Alexander Chee, whose second novel The Queen of the Night was recently published, spoke about his journey with his first novel Edinburgh. As he told the audience, his literary beginnings seemed that they would be straightforward: graduating from the Iowa Writers Workshop in 1994, getting a literary agent in 1995, winning a Michener in 1999, which was awarded to Iowa graduates “as a way of saying ‘Your novel is ready.’” Yet it took him two years to sell his novel, after many rejections. Editors could not decide if it was a Korean novel or a gay novel, and it did not center on an immigration or coming-out story. In frustration, his “survival strategy” was “walking around bookstores and picking up books and saying, ‘Why did this book get published? Obviously my book isn’t shitty enough to get published.’” Then he met Chuck Kim, a Korean-American editor at Welcome Rain, a small press which no longer exists. They published the book in 2001. Kim was also an excellent publicist, and by the time the book was optioned to paperback, Chee said, “Eighteen houses asked for the manuscript, and of those, 11 had rejected it in hardcover. So I was getting letters from editors that said, ‘I feel like I let something precious slip through my fingers and I wish I could make up for it.’ ”
An especially poignant moment came when Jennifer De Leon, editor of Wise Latinas, shared excerpts from a stack of printed rejection letters for her novel that she had received from several editors. It was sobering to hear the exact words and phrases that the panelists had used when they talked about their own rejections, recurring phrases from “the writing is beautiful and the characters are so well-crafted,” to “this book isn’t right for our list,” to “Can you write more like Amy Tan?” to “I will be there, cheering from the sidelines.” De Leon said she would have welcomed any editorial feedback that would make the writing stronger, but it was hard to hear that people loved the book, had no critiques, but couldn’t see it a “fit” to buy. From the perspective of an attendee, and an aspiring author, I was touched by the vulnerability it took to share these rejections, as we often hear about successes at literary conferences.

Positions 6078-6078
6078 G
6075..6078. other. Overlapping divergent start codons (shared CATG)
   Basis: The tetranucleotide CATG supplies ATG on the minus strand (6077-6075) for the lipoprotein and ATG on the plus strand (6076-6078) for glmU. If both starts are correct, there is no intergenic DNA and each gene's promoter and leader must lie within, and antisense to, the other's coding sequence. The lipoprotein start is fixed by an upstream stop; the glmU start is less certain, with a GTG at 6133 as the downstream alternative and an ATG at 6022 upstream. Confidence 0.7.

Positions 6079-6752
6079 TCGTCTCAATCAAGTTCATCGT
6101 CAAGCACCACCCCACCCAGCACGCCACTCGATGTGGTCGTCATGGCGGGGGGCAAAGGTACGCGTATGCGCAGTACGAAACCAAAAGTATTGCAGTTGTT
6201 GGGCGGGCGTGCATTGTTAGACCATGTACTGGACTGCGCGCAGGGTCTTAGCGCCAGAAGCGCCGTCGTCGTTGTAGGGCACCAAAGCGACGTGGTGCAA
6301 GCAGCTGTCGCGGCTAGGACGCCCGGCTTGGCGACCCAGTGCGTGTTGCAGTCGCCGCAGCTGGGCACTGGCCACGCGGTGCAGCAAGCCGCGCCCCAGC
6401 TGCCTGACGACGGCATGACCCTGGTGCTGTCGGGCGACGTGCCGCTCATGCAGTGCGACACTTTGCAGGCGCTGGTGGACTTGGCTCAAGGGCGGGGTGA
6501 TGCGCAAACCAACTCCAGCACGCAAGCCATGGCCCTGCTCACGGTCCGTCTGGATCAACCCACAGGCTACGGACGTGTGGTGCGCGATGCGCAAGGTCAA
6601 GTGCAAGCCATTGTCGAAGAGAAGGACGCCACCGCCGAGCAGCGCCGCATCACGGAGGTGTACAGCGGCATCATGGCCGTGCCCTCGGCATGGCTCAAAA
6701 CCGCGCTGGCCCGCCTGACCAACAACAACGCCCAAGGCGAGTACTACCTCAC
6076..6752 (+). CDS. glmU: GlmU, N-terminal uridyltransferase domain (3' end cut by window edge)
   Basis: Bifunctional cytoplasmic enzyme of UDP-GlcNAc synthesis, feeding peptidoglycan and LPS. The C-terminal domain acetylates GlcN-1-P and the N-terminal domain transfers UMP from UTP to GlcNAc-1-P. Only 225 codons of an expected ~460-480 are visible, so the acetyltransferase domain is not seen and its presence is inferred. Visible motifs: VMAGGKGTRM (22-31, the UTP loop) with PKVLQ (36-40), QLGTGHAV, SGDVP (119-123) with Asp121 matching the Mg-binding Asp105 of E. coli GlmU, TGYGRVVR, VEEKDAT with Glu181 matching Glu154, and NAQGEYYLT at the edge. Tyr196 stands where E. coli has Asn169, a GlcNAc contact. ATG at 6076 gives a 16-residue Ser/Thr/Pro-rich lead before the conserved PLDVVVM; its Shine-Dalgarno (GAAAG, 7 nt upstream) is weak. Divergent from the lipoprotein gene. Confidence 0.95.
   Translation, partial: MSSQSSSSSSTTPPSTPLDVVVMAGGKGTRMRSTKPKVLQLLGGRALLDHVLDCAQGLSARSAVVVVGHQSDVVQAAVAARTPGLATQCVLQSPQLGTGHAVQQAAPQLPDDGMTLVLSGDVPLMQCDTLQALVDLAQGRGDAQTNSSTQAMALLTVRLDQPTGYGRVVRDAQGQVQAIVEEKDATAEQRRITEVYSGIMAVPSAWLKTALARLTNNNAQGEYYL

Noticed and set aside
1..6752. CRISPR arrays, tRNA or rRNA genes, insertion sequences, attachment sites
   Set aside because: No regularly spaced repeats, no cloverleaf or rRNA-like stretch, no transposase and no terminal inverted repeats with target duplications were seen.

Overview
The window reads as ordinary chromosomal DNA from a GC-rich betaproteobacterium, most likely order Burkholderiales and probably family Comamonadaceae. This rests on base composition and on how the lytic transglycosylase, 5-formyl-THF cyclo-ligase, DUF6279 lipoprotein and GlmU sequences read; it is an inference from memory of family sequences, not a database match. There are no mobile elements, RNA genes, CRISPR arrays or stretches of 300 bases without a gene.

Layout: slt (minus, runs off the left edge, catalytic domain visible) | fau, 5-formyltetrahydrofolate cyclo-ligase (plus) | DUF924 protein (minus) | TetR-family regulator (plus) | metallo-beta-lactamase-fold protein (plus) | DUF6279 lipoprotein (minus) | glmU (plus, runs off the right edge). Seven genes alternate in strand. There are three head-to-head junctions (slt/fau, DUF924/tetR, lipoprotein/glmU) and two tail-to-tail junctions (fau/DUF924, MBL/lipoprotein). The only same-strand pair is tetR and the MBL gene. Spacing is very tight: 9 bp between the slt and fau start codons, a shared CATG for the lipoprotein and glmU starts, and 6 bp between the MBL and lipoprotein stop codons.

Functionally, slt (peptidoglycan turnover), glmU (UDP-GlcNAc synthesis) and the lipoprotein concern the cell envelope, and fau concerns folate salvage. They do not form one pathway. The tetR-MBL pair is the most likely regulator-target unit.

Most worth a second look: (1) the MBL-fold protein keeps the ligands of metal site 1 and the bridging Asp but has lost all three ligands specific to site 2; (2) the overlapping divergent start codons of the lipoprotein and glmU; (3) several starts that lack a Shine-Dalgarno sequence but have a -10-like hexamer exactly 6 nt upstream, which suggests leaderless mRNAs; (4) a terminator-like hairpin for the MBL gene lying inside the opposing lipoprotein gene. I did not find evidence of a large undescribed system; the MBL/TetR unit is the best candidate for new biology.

So why do editors let precious books by writers of color slip through their fingers? Regina Brooks, founder and president of Serendipity Literary Agency, offered an important perspective as a literary agent. At the Association of Author Representatives conference, she asks every editor, “If you know the book has an interested audience, but it’s not necessarily a project that you would buy for yourself at the bookstore, would you still acquire that book?” The answer was staggering: 90% in Brooks’ informal survey said they would not buy the book. The reason? “They cannot necessarily champion the book because they have to love the book,” Brooks explained.